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Use CrateDB With SQuirreL as a Basic Java Desktop Client

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Because CrateDB supports the PostgreSQL wire protocol, many PostgreSQL clients will work with CrateDB. And that includes graphical clients like SQuirreL.

SQuirreL is a popular SQL database administration client written in Java, available under an open source license. It runs under Linux, macOS, and Microsoft Windows.

In this post I will show you how to get set up with CrateDB and SQuirreL as a desktop client for macOS, but these instructions should be trivially adaptable for Linux or Windows.

Install CrateDB

If you don't already have CrateDB running locally, it's very easy to get set up.

Run this command:

$ bash -c "$(curl -L"

This command just downloads CrateDB and runs it from the tarball. If you'd like to actually install CrateDB a bit more permanently, or you are using Windows, check out our collection of super easy one-step install guides.

If you're using the command above, it should pop open the CrateDB admin UI for you automatically once it has finished. Otherwise, head over to http://localhost:4200/ in your browser.

You should see something like this:

Get Some Data

If you’re playing around with a fresh CrateDB install, chances are you don't have any data. So head on over to the Help screen by selecting the question mark icon on the left hand navigation menu.

The help screen looks like this:

Select IMPORT TWEETS FOR TESTING and follow the instructions to authenticate your Twitter account.

Don't worry. This isn’t going to post anything on your behalf. It doesn’t even look at your tweets. All this does is import a bunch of recent public tweets on Twitter.

Once you're done, select the Tables icon from the left hand navigation, and then select the tweets table. You should end up here:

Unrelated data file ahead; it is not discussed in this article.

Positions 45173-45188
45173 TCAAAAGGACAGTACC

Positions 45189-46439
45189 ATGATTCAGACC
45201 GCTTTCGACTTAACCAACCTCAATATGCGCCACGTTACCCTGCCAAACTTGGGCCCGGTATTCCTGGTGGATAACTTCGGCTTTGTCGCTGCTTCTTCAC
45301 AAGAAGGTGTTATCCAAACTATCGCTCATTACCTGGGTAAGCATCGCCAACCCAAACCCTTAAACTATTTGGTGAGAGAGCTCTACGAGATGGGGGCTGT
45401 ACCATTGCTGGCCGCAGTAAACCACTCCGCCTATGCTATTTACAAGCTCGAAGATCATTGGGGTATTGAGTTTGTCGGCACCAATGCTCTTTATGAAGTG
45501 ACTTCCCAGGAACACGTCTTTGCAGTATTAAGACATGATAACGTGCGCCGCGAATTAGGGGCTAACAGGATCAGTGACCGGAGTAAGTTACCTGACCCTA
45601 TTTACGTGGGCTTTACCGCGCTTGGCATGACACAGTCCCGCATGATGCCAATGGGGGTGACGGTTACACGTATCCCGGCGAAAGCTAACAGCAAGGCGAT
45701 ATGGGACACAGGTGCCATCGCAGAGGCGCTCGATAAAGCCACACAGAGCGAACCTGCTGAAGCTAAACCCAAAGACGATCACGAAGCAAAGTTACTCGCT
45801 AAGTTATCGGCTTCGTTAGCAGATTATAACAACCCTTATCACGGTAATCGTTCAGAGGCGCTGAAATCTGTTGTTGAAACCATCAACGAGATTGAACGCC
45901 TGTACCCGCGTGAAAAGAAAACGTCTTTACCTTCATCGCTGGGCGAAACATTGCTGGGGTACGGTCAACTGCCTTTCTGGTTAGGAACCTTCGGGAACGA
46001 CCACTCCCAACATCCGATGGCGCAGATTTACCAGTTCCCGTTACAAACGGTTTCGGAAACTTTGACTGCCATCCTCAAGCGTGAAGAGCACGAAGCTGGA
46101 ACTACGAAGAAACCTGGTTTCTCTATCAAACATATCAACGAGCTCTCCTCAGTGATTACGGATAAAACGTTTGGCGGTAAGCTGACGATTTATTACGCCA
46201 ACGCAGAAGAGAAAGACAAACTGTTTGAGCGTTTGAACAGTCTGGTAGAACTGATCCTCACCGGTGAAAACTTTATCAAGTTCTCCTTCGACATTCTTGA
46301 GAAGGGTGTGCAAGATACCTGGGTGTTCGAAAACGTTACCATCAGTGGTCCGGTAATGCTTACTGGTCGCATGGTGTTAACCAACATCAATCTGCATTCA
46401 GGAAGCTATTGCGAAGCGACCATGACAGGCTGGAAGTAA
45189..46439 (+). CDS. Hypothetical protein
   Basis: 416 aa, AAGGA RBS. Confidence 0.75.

Which should look like this:

Get SQuirreL Running

Head on over to the SQuirreL download page and download the correct file for your operating system.

I'm using macOS, so I downloaded the jar of SQuirreL 3.8.1 for MacOS X.

Once the download has completed, control-click the squirrel-sql-3.8.1-MACOSX-install.jar file and select Open. macOS will warn you that the application has not been signed by an identified developer. If you're happy to proceed, select Open again from this dialog. (The control-click was necessary to reveal this option.)

Once the installer is running, follow the onscreen instructions. Accept all of the defaults. And when you're done, select Done.

You should now have a SQuirreLSQL app icon in your Applications folder.

Unfortunately, there are two macOS specific issues with the startup shell script that SQuirreL uses and the application will not start up by default.

Fortunately, this is easy to fix.

Open the /Applications/ file in your editor.

Go to line 33, and you should see this:

# IZPACK_JAVA_HOME is filtered in by the IzPack installer when this script is installed
IZPACK_JAVA_HOME=/Library/Internet Plug-Ins/JavaAppletPlugin.plugin/Contents/Home